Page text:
Paranoid Robert Maxwell used microphones hidden under LAMP to snoop on his OWN wife and children inside his plush Oxfordshire home, BBC documentary reveals
- The indebted Daily Mirror owner was found dead in 1992 after falling from yacht
- After his death, his wife Elisabeth had to sell off the contents of the family home
- The Maxwells lived in the rented Headington Hill Hall, in Oxfordshire
- Maxwell hid two microphones underneath the shade of a table lamp
- The microphones were discovered by antique dealer Malcolm Gordon
- Lamp was among lots that were sold at Sotheby’s in January 1993 for £500,000
Paranoid media tycoon Robert Maxwell used microphones hidden inside a lamp to listen to the conversations of his wife and children, a BBC documentary has revealed.
The heavily-indebted owner of the Daily Mirror, who was found dead in 1992 after apparently falling from his yacht, snooped on those closest to him at his family’s home Headington Hill Hall, in Oxfordshire.
The tycoon had nine children with his wife Elisabeth, including daughter Ghislaine and sons Kevin, Ian and Philip.
After his death and the collapse of his business empire, Mrs Maxwell was forced to sell everything inside the family home.
More than 600 lots were eventually sold via auction house Sotheby’s in January 1993.
The possessions had been tipped to sell for £300,000 but sold for more than £200,000 above that figure.
In tonight’s episode of the BBC’s House of Maxwell, antique dealer Malcolm Gordon spoke of the moment that he found two microphones hidden under the shade of an antique lamp that was in the sale and which was bought for £402.
He said: ‘I came across this lamp, but what happened of course, when I lifted that [the shade], I saw that and realised that they were two microphones.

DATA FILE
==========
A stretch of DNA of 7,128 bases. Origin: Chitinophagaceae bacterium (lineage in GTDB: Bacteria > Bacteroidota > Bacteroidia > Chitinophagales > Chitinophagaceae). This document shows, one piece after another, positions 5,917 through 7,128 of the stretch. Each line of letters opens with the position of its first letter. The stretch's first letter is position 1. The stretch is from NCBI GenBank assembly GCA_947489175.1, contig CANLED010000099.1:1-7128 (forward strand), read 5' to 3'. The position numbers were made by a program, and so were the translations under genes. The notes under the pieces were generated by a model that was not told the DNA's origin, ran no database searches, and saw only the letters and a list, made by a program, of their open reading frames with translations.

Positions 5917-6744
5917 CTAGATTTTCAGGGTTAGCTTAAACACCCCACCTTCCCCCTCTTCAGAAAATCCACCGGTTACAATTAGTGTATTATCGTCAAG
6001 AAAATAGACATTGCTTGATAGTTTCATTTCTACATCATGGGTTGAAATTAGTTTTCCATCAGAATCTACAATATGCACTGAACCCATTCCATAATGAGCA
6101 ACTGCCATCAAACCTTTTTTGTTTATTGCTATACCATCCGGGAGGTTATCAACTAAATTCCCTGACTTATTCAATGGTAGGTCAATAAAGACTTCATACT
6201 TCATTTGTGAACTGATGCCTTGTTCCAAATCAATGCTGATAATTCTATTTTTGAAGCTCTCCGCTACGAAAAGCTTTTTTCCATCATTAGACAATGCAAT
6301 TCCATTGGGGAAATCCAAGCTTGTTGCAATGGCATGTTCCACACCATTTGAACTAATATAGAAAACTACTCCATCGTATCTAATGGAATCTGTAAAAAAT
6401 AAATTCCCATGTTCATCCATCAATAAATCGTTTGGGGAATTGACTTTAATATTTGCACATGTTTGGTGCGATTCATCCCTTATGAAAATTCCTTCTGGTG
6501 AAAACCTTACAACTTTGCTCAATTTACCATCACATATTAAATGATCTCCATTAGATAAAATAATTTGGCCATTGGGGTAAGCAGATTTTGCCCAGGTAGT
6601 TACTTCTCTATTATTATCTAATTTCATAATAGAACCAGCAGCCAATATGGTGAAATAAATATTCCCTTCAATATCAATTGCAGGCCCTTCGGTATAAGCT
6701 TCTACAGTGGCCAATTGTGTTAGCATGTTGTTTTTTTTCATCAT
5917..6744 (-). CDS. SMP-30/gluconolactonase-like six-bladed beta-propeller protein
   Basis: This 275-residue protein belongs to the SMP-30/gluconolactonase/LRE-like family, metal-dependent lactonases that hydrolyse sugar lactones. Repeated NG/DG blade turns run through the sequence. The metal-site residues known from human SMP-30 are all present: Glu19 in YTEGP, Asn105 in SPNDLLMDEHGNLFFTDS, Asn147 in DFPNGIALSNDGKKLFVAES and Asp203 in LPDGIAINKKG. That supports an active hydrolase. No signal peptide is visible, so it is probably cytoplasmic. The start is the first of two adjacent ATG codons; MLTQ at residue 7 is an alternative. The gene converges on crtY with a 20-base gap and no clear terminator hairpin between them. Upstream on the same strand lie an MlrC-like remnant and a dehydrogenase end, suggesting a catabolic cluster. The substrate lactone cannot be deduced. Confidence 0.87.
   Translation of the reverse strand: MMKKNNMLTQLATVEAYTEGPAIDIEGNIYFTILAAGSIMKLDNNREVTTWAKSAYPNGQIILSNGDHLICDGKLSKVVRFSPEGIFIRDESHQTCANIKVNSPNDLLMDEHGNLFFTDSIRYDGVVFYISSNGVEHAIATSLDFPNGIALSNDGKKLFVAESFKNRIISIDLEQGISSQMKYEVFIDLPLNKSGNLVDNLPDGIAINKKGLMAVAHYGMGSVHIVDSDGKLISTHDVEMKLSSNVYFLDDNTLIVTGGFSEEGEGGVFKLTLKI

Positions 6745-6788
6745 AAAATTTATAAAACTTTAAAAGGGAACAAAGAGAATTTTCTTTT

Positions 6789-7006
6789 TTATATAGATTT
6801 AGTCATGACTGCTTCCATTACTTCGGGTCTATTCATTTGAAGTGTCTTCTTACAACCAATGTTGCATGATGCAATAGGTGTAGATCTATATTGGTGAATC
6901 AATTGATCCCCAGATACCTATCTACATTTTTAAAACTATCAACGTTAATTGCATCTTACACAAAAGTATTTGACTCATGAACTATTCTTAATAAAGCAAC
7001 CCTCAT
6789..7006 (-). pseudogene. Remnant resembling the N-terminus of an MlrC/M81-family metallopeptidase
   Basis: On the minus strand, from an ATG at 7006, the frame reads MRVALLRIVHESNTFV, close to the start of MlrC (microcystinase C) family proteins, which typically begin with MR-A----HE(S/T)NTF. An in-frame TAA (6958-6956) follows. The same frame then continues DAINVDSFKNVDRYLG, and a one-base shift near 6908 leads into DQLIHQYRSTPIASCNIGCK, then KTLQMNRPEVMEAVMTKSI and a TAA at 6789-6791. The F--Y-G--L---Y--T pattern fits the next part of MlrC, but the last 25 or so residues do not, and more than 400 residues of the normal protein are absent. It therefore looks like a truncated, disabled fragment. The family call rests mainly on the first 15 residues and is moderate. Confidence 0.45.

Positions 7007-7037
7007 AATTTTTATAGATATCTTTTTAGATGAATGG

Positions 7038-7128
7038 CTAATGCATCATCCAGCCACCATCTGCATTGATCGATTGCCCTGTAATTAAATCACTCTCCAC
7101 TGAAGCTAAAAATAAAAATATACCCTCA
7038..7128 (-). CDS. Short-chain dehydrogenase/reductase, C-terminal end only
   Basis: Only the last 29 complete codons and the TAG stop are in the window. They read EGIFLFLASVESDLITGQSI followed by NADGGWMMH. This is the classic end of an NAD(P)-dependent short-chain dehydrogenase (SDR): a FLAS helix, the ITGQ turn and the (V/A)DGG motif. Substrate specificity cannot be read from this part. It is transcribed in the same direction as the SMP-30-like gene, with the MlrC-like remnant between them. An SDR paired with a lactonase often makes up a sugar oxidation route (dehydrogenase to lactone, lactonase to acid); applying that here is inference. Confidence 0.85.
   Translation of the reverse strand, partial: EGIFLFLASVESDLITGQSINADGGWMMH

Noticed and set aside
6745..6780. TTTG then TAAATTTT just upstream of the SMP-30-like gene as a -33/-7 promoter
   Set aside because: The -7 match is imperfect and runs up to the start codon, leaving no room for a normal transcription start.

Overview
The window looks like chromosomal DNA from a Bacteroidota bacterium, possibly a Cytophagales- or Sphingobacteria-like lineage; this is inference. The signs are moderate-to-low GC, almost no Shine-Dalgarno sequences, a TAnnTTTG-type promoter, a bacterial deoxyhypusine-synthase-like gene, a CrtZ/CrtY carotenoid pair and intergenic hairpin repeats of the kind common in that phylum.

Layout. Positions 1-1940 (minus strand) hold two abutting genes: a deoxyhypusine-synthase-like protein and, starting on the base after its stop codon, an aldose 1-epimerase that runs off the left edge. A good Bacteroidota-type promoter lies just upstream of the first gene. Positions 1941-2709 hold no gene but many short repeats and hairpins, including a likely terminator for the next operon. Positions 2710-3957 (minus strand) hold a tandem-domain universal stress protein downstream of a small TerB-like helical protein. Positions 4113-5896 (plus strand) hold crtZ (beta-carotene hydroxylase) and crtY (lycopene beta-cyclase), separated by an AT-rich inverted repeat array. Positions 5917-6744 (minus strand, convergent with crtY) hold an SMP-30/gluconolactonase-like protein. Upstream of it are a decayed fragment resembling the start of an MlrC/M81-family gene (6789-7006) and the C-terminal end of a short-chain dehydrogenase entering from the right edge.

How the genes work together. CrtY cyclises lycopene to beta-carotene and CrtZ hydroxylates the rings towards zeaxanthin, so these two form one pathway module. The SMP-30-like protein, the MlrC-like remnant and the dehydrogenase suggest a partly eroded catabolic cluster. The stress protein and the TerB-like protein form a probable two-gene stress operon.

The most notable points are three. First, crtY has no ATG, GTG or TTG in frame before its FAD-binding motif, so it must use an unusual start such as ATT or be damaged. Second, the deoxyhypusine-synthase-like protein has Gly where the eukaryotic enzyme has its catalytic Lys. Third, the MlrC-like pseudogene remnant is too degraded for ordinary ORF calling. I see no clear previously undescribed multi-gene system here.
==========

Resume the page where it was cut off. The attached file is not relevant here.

‘He was recording everything that was said about him.
‘This was actually in his own family home. So he wanted to know exactly what his sons thought of him, his wife thought of him. And it tells you the true story of the man.’
Paranoid media tycoon Robert Maxwell used microphones hidden inside a lamp to listen to the conversations of his wife and children, a BBC documentary has revealed. Pictured: Maxwell with his wife Elisabeth and daughter Ghislaine (left) in 1990
After Maxwell’s death, it emerged he had £460million from his own companies’ pension funds.
The revelations quickly led to the collapse of the tycoon’s business empire and the need for Mrs Maxwell to sell off her husband’s possessions.
Maxwell had rented his plush Oxfordshire home from Oxford City Council.
The contents of his home that were sold by Sotheby’s also included fridges and freezers, TVs and video recorders, paperweights and books, oil paintings and antique furniture, including Maxwell’s mahogany desk.
Also up for grabs was Maxwell’s Military Cross and other medals that he won for his service for Britain during the Second World War.
Recalling the scenes at Sotheby’s, Mr Gordon said: ‘The place was absolutely packed. There were no seats available, people were standing around the back.
‘Basically, they all wanted a bit of Maxwell memorabilia. He was a notorious man and by then everyone knew what had happened.’
Maxwell’s yacht, the Lady Ghislaine, was cruising off the Canary Islands, south-west of Spain, when the tycoon went missing in November 1991.
His body was recovered soon afterwards, sparking news headlines around the world.
The official ruling at his inquest said he died from a heart attack, combined with accidental drowning.
Mr Gordon (pictured) said: ‘I came across this lamp, but what happened of course, when I lifted that, I saw that and realised that they were two microphones.’
Mr Gordon added: ‘This was actually in his own family home. So he wanted to know exactly what his sons thought of him, his wife thought of him. And it tells you the true story of the man’
The interior of Robert Maxwell’s home, Headington Hall, before its contents were sold at auction. Seen above is the tycoon’s dining table, which was tipped to sell for up to £15,000
However, experts had been unable to agree on his cause of death. Whilst murder was officially ruled out, his son Ian said it was ‘highly unlikely’ he had taken his own life.
Some suspected he may have slipped into the water while urinating over the side of his yacht.
As well as bugging the conversations of his own family, the tycoon listened in to the conversations of his employees when he suspected them of disloyalty.
The contents of the tapes are revealed in the BBC’s new documentary.
The employees, whose words were voiced by actors to protect their identities, could be heard panicking about Maxwell’s whereabouts as his business stood on the brink of collapse.
One was heard saying, ‘we’re f***ed’ when a colleague said he did not know where the tycoon was.
Maxwell’s daughter Ghislaine was convicted in December of grooming and trafficking underage girls for her ex-boyfriend, the padeophile Jeffrey Epstein.
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